Home' V8X Supercar Magazine : Aug Sep 2016 Issue 94 Contents 44
Bathurst 1000 Edition
Bathurst 2016 BROCK
TIM ‘PLASTIC’ PEMBERTON
“He set a standard for others to follow. Of course, the
thing with Peter is while he was around he was larger
than life. He was very much the sort of person you’d
look up to and I think maybe a few of the guys these days
don’t live up to that standard.
“Ten years down the track I think everybody remem-
bers him for who he was and what he did. As a personal-
ity Brock was a one-off. If you go back 20 or 30 years
there was more of an emphasis on the personalities
rather than the sport itself because there were quite a
few guys who were larger than life – Johnson, Moffat,
Grice, etc. They all helped build the Brock legend.
“With him not around it’s just like a big blank, really.
He hasn’t been replaced. His death left a big hole that
hasn’t been filled – and I doubt it ever will. When it hap-
pened, I didn’t really have time to mourn. The media
reaction was unbelievable ... so I never really had a
chance to think about the fact he wasn’t around. It was
business as usual, really. I guess it wasn’t until a couple of
months afterwards that it really hit me.
“The thing about Brock was he genuinely loved
people. I can remember when he was doing one
of his mammoth signing sessions at Sandown
and you’d see three people lined up to get his
autograph – a father, a son and a grandson. He
appealed to all generations. You wouldn’t find
that anywhere else.”
RIVAL, FORMER CO-DRIVER
“I can never forget the day of Peter’s
death. I was at Winton watching my son
James test and 55 radio stations rang
me. So that tells you the impact his
death had. And, like most of Australia,
I was devastated. I always had a high
regard for him.
“We became synonymous in our
careers and we became best of
friends. But the public perception
was we were enemies. We were
never enemies. We were fierce com-
petitors who tried to do the best
for the companies we represented.
It wasn’t personal at all beyond
wanting to beat each other on the
track. And to that extent we were
each other’s greatest rival in the
1970s and early 1980s.
“We didn’t socialise but that
wasn’t because we didn’t like
or respect each other. We
were just minding
our own business, getting on with our jobs. We were
so often racing each other at the front that we had to
be mindful of not letting it get out of hand and taking
each other out.
“It was classically clean racing. We only had one little
scrape in all our time racing against each other. It was
at Adelaide International Raceway and I was leading
Peter on the last lap. We were going through the final
corner and Glen Dix was halfway out onto the track
waving his chequered flag, so I went a little bit wide
and Peter got the chance to come up on my right rear
and give me just the slightest little tap. That was the
limit of our contact in 25 years.
“There’s no doubt Peter was my greatest rival. I got
the most satisfaction out of beating him, especially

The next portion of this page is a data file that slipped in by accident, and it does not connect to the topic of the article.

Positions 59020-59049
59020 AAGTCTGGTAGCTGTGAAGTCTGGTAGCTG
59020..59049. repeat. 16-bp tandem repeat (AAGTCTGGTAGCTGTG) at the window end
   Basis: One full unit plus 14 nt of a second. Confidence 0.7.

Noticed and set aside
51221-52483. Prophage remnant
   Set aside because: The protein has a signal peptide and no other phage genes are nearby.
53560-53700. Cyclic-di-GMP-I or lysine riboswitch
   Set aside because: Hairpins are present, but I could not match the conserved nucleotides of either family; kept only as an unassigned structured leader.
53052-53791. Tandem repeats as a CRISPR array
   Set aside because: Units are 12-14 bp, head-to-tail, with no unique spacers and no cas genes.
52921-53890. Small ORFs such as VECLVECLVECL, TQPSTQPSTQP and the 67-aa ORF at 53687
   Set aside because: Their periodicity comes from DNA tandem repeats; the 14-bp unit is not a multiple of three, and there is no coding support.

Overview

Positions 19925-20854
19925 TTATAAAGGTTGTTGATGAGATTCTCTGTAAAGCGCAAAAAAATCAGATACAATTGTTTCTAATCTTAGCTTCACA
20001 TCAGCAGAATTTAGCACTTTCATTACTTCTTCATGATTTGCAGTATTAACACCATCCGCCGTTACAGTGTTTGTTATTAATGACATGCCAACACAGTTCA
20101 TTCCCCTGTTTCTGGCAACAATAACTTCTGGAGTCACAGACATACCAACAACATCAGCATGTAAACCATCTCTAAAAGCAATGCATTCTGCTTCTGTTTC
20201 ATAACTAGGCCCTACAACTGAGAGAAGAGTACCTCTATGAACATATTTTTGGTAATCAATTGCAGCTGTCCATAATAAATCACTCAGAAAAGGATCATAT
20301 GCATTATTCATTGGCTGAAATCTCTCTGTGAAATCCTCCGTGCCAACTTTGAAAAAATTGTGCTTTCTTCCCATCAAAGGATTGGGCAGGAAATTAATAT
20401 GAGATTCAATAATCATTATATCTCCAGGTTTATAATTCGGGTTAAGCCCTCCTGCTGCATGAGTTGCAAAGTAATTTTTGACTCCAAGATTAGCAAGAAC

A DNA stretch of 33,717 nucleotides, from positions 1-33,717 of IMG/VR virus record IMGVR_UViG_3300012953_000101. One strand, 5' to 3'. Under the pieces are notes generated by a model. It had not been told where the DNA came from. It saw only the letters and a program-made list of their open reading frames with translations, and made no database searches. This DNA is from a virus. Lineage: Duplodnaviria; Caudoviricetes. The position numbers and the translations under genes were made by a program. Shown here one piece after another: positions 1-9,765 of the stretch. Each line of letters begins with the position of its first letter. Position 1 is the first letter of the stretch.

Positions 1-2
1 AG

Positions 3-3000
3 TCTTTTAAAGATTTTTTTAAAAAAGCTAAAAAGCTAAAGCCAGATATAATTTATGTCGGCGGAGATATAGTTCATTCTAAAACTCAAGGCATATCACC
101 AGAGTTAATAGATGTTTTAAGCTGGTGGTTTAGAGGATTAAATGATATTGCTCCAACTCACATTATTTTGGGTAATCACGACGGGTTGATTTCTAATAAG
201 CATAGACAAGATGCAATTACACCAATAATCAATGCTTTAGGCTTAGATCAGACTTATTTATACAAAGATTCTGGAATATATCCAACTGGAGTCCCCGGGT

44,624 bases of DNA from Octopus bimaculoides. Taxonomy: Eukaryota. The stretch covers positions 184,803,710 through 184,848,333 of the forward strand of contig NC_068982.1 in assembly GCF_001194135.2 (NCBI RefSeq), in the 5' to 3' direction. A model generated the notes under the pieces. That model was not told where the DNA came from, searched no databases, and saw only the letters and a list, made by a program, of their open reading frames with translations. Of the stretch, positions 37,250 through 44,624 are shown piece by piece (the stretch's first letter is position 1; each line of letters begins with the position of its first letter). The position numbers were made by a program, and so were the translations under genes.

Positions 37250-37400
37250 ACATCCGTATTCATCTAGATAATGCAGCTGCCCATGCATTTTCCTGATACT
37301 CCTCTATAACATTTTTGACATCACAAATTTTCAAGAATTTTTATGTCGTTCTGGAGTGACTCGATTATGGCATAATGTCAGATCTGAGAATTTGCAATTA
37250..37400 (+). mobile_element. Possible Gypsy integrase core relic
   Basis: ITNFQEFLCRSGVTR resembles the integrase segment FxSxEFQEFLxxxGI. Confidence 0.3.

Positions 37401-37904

in the early days. It was a function of the fact he was
backed by the best Holden could offer and I was doing
my best with Ford’s sporadic support.
“When we teamed up in 1985/86, winning the
Wellington 500 in an HDT Commodore both years, we
both wondered why we hadn’t got together sooner. It
was so natural and I will always be grateful for his gen-
erosity when I was ‘between engagements’. I’m happy
to admit I do often think of him. After 10 years it’s
become easier but I still get very emotional.”
“It was so different in our time. We were team owners
and drivers. Now the drivers are just the hired help.
As a consequence they don’t have the fan base we
enjoyed. There aren’t two individuals banging their
heads together like we used to.
“Brock’s passing left a very big hole in the sport. He
put an awful lot into this sport and he put an awful lot
into building it into what it is today. People remember
that; they still have very fond memories of him and the
peak of our era in the 1980s.
“We had so many great battles and the greatest
of them all was in the deciding round of the 1981
Australian Touring Car Championship at Lakeside. It
was a great race to watch but the racing was so clean.
We raced so closely and yet we hardly rubbed panels.
“It was quite funny because I actually broke the
rear sway bar on the second lap and one of the corner
marshals radioed through to the control tower that
I should be black-flagged as there was something
hanging off the underneath of the car.
“The clerk of course, Ken West, told me later he said
to the start-line official, ‘I wouldn’t want to be the one
who holds out that black flag because I don’t think
you’d be able to get out of this place alive!’ It was my
home track and there was a huge crowd there.
“I won and took the title. There were a number of
times Brock could have punted me off and he would
have got away with it as the stewards back then
weren’t into giving you a drive-through penalty. We
raced hard without crashing into each other. Brock
was a very fair racer. He was also one hell of a natural
V8X94 p40-44 Peter Brock.indd 44
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